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The Omen Machine
- A Richard and Kahlan Novel
- By: Terry Goodkind
- Narrated by: Sam Tsoutsouvas
- Length: 15 hrs
An accident leads to the discovery of a mysterious machine that has rested hidden deep underground for countless millennia. The machine awakens to begin issuing a series of increasingly alarming, if minor, omens. The omens turn out to be astonishingly accurate, and ever more ominous. As Zedd tries to figure out how to destroy the sinister device, the machine issues a cataclysmic omen involving Richard and Kahlan, foretelling an impending event beyond anyone’s ability to stop. As catastrophe approaches, the machine then reveals that it is within its power to withdraw the omen....
Disappointing Return to a Great Series
- By William on 11-08-11
A real struggle to get through. Save your money/credits. Goodkind has milked the Sword of Truth universe dry and is just going through the motions. The plot is paper-thin, the dialogue is plodding and agonizingly repetitive, the characters (which had been compelling early in the series) are 2dimensional.
Tsoutsouvas is a good narrator, but he's got nothing to work with here.
5 of 7 people found this review helpful
- A Surgeon's Notes on Performance
- By: Atul Gawande
- Narrated by: John Bedford Lloyd
- Length: 7 hrs and 34 mins
Atul Gawande explores how doctors strive for best performance in the face of seemingly insurmountable obstacles. His stories of diligence and ingenuity take us to battlefield surgical tents in Iraq, to labor and delivery rooms in Boston, to a polio outbreak in India, and to malpractice courtrooms around the country. He discusses the ethical dilemmas of doctors' participation in lethal injections, examines the influence of money on medicine, and recounts the astoundingly contentious history of hand washing.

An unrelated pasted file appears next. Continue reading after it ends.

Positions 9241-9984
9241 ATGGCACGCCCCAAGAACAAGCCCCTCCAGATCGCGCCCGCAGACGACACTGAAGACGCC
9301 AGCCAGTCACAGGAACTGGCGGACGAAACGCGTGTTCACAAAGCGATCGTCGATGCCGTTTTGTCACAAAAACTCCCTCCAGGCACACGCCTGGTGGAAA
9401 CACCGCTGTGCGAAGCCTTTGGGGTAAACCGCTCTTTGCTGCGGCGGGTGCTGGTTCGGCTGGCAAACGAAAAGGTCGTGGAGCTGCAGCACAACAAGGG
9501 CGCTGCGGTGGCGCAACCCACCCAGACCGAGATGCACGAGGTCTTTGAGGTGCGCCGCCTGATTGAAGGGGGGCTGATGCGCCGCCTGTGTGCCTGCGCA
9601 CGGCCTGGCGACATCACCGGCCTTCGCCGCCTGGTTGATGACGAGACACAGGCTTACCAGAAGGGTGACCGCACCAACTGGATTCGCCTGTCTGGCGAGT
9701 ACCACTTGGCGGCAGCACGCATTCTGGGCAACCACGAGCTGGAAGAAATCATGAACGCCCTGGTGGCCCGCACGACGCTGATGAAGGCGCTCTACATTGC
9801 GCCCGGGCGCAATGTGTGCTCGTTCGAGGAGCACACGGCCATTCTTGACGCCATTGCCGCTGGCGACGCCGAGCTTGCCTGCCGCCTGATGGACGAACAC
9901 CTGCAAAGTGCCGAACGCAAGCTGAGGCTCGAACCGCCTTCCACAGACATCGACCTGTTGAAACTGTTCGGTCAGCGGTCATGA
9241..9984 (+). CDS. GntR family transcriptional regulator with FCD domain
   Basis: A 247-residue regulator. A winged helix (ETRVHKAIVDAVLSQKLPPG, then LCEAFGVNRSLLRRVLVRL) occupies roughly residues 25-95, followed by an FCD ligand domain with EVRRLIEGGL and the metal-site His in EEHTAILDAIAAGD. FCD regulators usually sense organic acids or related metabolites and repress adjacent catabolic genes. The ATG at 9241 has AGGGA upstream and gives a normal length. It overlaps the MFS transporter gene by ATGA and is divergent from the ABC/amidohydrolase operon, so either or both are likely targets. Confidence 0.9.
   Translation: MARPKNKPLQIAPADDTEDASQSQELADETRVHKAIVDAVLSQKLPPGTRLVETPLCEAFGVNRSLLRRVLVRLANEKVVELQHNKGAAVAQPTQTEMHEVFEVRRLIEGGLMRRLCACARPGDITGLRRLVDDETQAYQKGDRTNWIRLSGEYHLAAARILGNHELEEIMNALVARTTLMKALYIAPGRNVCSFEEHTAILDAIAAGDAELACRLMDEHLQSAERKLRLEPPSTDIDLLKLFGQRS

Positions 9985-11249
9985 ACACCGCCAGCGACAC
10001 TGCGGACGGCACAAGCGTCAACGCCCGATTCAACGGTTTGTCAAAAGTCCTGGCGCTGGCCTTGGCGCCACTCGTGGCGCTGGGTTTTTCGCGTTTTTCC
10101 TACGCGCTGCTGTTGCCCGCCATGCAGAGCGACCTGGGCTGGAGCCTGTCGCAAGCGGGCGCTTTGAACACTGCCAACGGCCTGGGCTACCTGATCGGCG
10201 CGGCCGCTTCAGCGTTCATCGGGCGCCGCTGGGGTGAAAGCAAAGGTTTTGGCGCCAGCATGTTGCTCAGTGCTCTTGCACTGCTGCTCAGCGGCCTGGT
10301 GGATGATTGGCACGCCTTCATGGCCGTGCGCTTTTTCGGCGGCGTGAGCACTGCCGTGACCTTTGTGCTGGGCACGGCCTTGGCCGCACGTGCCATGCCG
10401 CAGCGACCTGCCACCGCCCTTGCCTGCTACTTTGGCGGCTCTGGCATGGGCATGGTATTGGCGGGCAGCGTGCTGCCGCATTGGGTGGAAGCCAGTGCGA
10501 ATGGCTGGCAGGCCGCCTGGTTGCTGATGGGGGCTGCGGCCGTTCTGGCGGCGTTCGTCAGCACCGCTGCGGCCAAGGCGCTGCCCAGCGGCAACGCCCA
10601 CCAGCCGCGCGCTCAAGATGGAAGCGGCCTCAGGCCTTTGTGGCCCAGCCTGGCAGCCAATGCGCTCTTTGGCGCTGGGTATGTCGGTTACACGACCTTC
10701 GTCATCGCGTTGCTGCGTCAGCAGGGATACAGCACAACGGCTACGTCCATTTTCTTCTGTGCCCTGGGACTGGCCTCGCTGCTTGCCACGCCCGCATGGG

Fascinating and Well Read
- By L. M. Roberts on 05-23-10
Unfocused & Rambling
This book is meant to address the science of human performance in medicine. It is, instead, an unfocused collection of anecdotes seasoned with facts drawn from the history of medicine (Semelweiss & Lister). I think the intent was to use each case to illustrate larger principles or themes, but this simply didn't happen. The stories seem randomly selected; they neither standout singlely for the wisdom they contain, nor do they build one upon the other. It would be like a research paper that's all methodology, but no results, no discussion, no conclusion.
The sections on efforts to eradicate polio and good CF programs vs great CF programs are especially long on exposition, and short on synthesis. Battlefield medicine is tough & expensive; we've had to work harder, spend more and try new things to get better survival results.
General surgeons in India don't have all the same resources as in North America, but they're willing to improvise.
The book ends(it doesn't conclude)with the authors tips on how to get better - "become a positive deviant." These don't appear to be based on the previous 7.5hours. More like, 'everything I need to know about improving my health care organization I learned in kindergarten.'
-talk to people
-listen to them
-write things down
-do things differently
12 of 16 people found this review helpful